Time to reorganise

Instead of cutting people off inside a Day Care Centre only to be visited by disparate social workers, Christine made the Pod the central to the city’s cultural offer.  The Pod founded citywide cultural social activism programs that centred on regenerating and capacity building the city, having crucial conversations, expanding people’s networks and mobilising the quiet activists  (DIALOGUE arts collective, food union, time union). She created a reason for people across the city to connect, invest in, and influence the work they do and the relationships the build – recovering the city.   

Christine recognises that artists are natural risk takers and has recruited many to work alongside citizens of the Pod. In her own words “…to respect and reflect people’s aspirations.” In this way people stop feeling marginalised and start feeling like creative human beings. Citizens of a vibrant city.

A Development Worker commented:

“Change happens when we both take positive risks. The ‘push and pull’ of the debate, can take citizens’ lives to unexpected and exciting places”.

Redistribute the power

Christine also has a keen sense of power imbalance. Her service user to citizen model is all about giving people back their agency and encouraging them to move on. When people are first referred to the Pod, they meet there, but in the second meeting they choose a location of their own choice. They are never bound to the Pod.

The ultimate goal is to help people to move on to fully independent lives. When Christine first arrived on the scene many people  had been attending the day centre for years. One person thought it was for ‘around three years’ when it was actually seven! In response to that time unwittingly lost, the Pod introduced a Pass Card to give people confidence about moving on. The Pass Card offered a fixed number of one hour sessions with a development worker after leaving the service, without the need to be re-referred by a Care Co-ordinator. No-one has ever used all the slots on their card.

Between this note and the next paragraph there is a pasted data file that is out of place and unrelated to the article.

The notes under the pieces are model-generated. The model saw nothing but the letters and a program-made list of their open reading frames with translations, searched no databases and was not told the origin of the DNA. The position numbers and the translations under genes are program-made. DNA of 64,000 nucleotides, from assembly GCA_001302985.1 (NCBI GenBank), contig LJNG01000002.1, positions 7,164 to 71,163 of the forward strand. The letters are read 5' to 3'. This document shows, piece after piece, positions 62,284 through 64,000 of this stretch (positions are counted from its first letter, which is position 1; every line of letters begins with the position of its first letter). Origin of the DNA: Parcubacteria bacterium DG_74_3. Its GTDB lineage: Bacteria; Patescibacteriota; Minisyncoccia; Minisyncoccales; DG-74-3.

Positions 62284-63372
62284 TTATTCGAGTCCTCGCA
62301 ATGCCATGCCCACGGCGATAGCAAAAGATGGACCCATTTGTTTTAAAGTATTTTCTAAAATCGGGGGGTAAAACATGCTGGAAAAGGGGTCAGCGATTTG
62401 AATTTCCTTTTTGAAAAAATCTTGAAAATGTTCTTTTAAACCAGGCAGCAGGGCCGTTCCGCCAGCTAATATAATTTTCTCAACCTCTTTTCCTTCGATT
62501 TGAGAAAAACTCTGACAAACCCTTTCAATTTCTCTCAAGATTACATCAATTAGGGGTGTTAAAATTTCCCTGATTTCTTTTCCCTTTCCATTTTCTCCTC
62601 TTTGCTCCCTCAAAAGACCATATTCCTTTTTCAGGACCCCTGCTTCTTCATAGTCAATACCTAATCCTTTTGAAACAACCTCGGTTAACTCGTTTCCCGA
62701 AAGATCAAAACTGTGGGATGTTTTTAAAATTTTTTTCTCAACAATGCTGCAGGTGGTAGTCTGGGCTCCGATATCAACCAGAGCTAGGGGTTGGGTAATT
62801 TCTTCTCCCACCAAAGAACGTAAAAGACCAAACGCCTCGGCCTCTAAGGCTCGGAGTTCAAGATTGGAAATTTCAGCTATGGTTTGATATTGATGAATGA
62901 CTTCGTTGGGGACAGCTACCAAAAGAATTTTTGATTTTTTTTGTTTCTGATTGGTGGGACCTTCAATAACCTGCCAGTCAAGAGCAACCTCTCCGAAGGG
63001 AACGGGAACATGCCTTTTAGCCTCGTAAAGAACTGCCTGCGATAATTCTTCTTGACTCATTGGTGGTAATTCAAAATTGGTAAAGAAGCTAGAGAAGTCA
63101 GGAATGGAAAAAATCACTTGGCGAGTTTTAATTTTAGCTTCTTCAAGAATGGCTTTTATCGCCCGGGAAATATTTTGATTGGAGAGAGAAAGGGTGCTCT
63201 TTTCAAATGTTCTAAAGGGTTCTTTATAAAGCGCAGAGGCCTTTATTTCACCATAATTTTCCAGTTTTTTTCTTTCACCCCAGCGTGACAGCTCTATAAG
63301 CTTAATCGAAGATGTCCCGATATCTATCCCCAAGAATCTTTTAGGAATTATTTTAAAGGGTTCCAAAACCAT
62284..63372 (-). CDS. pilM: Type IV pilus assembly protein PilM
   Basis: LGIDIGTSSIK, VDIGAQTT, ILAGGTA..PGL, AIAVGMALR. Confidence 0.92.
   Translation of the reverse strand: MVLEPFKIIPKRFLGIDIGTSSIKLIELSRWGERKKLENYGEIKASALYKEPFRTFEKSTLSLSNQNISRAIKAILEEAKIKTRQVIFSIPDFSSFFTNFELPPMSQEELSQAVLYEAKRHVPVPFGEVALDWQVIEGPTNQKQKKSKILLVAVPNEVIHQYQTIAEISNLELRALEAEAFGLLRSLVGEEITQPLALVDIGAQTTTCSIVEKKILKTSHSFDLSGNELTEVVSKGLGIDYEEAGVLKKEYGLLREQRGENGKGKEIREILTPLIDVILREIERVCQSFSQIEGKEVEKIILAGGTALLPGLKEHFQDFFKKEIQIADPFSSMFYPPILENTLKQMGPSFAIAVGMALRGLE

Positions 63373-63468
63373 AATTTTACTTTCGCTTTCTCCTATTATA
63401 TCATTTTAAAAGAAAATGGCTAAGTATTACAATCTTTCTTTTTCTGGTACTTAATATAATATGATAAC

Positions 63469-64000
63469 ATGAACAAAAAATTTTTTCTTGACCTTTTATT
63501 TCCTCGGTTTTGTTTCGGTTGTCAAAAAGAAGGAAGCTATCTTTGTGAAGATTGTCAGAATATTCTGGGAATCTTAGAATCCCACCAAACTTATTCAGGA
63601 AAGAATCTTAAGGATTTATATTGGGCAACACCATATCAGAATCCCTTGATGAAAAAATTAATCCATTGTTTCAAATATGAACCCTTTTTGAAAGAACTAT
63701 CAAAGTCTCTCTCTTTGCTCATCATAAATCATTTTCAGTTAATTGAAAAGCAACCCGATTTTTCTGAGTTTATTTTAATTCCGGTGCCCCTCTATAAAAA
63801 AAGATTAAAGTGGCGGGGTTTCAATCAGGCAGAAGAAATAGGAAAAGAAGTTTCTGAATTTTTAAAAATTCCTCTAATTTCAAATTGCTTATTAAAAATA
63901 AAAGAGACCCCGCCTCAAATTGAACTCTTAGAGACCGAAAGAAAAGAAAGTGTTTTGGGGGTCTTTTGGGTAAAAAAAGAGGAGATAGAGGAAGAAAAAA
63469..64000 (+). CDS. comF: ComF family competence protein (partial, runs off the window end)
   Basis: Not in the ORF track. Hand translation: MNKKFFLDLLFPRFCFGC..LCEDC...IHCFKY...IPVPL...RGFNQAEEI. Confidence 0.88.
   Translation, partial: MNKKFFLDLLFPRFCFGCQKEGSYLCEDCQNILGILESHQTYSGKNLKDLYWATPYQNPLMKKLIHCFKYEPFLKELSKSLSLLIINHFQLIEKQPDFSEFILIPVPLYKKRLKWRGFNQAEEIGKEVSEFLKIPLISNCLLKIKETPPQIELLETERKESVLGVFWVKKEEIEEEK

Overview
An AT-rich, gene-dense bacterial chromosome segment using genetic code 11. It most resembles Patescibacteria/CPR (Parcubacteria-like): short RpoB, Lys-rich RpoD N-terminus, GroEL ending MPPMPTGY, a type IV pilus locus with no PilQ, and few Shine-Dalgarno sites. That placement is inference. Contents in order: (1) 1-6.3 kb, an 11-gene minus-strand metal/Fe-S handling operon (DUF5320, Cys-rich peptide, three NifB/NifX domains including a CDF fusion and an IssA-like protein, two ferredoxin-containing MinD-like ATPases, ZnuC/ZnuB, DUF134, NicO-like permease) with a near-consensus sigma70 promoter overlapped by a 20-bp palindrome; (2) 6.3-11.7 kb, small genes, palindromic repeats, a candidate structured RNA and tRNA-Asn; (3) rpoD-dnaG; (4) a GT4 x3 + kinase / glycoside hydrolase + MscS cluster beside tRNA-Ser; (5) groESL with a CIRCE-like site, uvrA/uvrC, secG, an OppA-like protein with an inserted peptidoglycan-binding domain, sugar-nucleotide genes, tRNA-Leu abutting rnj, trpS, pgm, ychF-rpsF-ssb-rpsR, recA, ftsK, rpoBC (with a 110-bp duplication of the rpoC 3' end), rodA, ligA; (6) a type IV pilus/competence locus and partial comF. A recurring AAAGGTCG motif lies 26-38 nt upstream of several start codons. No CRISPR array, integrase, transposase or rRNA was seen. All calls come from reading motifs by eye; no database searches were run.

Embrace flawed leadership

The Pod represents a new model of social care, one that focuses on critical connections, a shift to citizenship and agency. But underneath that there is a leadership model; a way of being that allows you to embrace the ‘chaos’ of positive risk breaking. Here’s is Christine’s advice:

 • Don’t be frightened of disagreement

• Be prepared for difficult conversations

• Push and provoke

• Ask the difficult question. And then keep asking it.

• Enable citizen’s rights

• Look for the mutual gain

• Be brave

• Test it and build on it

• Be pragmatic

• Do stuff

“It’s not about conforming and not about having answers – it has to be about outcomes not outputs. If you are truly innovating you won’t know all the answers. If you know the answers, it’s not innovation – innovation is about positive risk taking”. 

From Christine to Captain Flint: in the darkness, there is discovery, possibility, freedom.

Pirate through and through.   

Christine recently presented the Pod as a case study for innovation in front of fifty senior leaders from across healthcare. She was held up as an example of success by Duncan Selbie, the Chief Executive of Public Health England.

So next time you’re told that you can’t do this or that, or are worried that the risks won’t pay off, execute your doubts like the traitors they are and remember. Everyone knows that we need new methods, we just have to brave enough to do it.